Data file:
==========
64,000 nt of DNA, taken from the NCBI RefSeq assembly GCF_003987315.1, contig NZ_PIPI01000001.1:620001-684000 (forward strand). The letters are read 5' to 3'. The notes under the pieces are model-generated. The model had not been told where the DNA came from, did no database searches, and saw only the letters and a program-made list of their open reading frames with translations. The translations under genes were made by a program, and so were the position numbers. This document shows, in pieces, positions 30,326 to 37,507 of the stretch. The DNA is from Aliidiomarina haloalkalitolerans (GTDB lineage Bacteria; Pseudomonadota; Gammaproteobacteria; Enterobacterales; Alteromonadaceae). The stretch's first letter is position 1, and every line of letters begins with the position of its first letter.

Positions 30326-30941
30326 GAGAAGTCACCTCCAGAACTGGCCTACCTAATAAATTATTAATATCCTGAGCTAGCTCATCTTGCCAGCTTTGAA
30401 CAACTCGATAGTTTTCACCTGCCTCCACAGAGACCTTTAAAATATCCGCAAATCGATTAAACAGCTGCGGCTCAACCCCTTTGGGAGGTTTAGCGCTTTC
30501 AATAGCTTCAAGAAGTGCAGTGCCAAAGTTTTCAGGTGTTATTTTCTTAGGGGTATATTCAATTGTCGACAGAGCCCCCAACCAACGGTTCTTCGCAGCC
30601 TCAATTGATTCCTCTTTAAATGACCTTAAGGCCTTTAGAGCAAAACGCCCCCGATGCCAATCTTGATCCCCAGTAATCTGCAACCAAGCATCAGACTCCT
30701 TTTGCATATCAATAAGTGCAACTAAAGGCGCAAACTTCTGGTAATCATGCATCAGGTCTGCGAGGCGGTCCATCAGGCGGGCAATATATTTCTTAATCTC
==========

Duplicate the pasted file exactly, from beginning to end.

64,000 nt of DNA, taken from the NCBI RefSeq assembly GCF_003987315.1, contig NZ_PIPI01000001.1:620001-684000 (forward strand). The letters are read 5' to 3'. The notes under the pieces are model-generated. The model had not been told where the DNA came from, did no database searches, and saw only the letters and a program-made list of their open reading frames with translations. The translations under genes were made by a program, and so were the position numbers. This document shows, in pieces, positions 30,326 to 37,507 of the stretch. The DNA is from Aliidiomarina haloalkalitolerans (GTDB lineage Bacteria; Pseudomonadota; Gammaproteobacteria; Enterobacterales; Alteromonadaceae). The stretch's first letter is position 1, and every line of letters begins with the position of its first letter.

Positions 30326-30941
30326 GAGAAGTCACCTCCAGAACTGGCCTACCTAATAAATTATTAATATCCTGAGCTAGCTCATCTTGCCAGCTTTGAA
30401 CAACTCGATAGTTTTCACCTGCCTCCACAGAGACCTTTAAAATATCCGCAAATCGATTAAACAGCTGCGGCTCAACCCCTTTGGGAGGTTTAGCGCTTTC
30501 AATAGCTTCAAGAAGTGCAGTGCCAAAGTTTTCAGGTGTTATTTTCTTAGGGGTATATTCAATTGTCGACAGAGCCCCCAACCAACGGTTCTTCGCAGCC
30601 TCAATTGATTCCTCTTTAAATGACCTTAAGGCCTTTAGAGCAAAACGCCCCCGATGCCAATCTTGATCCCCAGTAATCTGCAACCAAGCATCAGACTCCT
30701 TTTGCATATCAATAAGTGCAACTAAAGGCGCAAACTTCTGGTAATCATGCATCAGGTCTGCGAGGCGGTCCATCAGGCGGGCAATATATTTCTTAATCTC